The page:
Chicano author Sergio Troncoso has contemplated his heritage for a long time.
“Don’t express Latino pride by simply waving a flag,” Troncoso said. “Ask yourself, ‘What should Latinos be?'”
Troncoso, the author of critically-acclaimed works such as “The Last Tortilla and Other Stories” and “The Nature of Truth,” has spent most of his life searching for an answer to that question. He emphasized Latino empowerment when he spoke to students at La Casa Cultural Wednesday night.
Born in El Paso, Tex. to Mexican immigrants, Troncoso was raised in Ysleta, a small, rural community in the eastern outskirts of El Paso where running water and electricity were scarce. After graduating from Ysleta High School, Troncoso left for the East Coast and Harvard.
“I went through a lot of cultural adjustment when I first arrived at Harvard,” Troncoso said. “I grew up in a place where Latinos were the majority. At Harvard, I found myself to be brown against a white background for the first time in my life.”
Although Troncoso characterized his first year at Harvard as “lonely” and “difficult,” he said he eventually found his niche and became acclimated to the heavy workload, ultimately majoring in economics and political science.
Troncoso said his interest in international relations was fueled by his desire to learn more about his Mexican heritage.
“I grew up near Mexico, and my parents were Mexican, but I realized I didn’t know anything about Mexican history, so I went to Harvard to learn about it,” Troncoso said.
Troncoso said his desire to learn Mexican history was satisfied upon graduating from Harvard, but the question of whether he was Mexicano or Latino remained. Troncoso said he spent a year in Mexico City on a Fulbright scholarship to answer this question, and arrived home with a newfound desire to study philosophy and literature.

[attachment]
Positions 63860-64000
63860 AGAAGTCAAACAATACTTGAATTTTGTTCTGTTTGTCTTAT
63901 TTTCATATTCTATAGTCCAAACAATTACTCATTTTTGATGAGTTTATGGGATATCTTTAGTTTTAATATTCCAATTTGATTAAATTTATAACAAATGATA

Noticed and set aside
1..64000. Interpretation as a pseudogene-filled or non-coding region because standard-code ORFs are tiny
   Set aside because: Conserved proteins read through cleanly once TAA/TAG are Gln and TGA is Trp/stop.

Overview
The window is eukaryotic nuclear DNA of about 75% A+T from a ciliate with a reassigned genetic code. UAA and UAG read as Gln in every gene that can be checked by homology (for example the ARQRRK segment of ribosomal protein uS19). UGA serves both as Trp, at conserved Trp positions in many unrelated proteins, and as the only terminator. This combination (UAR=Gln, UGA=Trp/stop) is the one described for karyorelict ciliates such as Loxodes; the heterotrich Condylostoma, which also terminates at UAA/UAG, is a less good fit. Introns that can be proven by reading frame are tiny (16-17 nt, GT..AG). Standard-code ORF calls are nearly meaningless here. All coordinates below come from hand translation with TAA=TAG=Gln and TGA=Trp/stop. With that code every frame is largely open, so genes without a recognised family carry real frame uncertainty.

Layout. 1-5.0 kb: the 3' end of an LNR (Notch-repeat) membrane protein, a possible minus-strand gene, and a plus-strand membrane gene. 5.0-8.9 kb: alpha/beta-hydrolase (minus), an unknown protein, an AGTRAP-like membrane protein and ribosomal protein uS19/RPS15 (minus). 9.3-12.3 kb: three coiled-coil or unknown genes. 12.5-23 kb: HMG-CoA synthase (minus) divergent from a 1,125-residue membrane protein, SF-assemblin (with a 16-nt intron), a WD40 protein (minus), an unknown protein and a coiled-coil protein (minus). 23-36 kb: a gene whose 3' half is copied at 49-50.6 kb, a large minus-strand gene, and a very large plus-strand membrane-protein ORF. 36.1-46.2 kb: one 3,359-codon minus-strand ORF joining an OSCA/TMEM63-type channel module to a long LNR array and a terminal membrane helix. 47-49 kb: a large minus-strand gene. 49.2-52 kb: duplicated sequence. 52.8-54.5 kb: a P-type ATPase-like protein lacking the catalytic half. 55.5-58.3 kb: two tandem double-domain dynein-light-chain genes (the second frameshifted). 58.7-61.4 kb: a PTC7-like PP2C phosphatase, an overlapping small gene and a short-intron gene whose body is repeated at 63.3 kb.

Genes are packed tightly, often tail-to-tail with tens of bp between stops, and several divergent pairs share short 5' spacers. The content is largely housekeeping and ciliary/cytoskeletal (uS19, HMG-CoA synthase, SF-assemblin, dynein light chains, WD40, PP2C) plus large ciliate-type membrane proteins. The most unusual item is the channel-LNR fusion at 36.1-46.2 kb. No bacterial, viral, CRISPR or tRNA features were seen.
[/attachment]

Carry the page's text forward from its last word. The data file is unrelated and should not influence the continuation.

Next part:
The philosophical teachings of Nietzsche, Plato and Aristotle are prevalent in Troncoso’s latest work, “The Nature of Truth,” which was published in 2003 and is set at Yale. Troncoso said the novel is a contemporary re-examination of the issues of redemption and truth that are expressed in Dostoevsky’s “Crime and Punishment.”
“I wanted to write a novel that centered upon the pursuit of truth, and one that is critical of the Christian and European inheritance that Harvard and Yale students are taught,” Troncoso said.
Troncoso said the novel also focuses on the questions of self-identity posed by the protagonist, Helmut Sanchez, who is of half-German, half-Mexican descent.
“Helmut is forced to ask himself [throughout the course of the novel] what his role is as a Chicano/Latino,” Troncoso said.
Troncoso said he hopes his novels — which delve into philosophical and social issues — will help break down the stereotypes surrounding Chicano literature.
“Chicano literature is separated into two categories — ‘familia’ stories and ‘barrio’ stories,'” Troncoso said. “I want to bring intellectualism to Chicano literature. Chicanos should be capable of ‘idea novels.'”
Daniel Martinez ’05 praised Troncoso’s attempts to overcome literary barriers.
“I’m proud to see [Troncoso] making it at a national level, and reaching an audience that’s more broad than just Chicanos,” Martinez said.
Irma Mejia ’06, a staff member at La Casa, said she was inspired by Troncoso’s example of success in spite of his humble origins and initial sentiments of inadequacy at Harvard.
“It’s reassuring to see someone who has gone through the same trials and tribulations that I’m going through as a minority at Yale,” Mejia said. “The talk was empowering. [Troncoso] demonstrated that these are normal feelings that I can overcome.”
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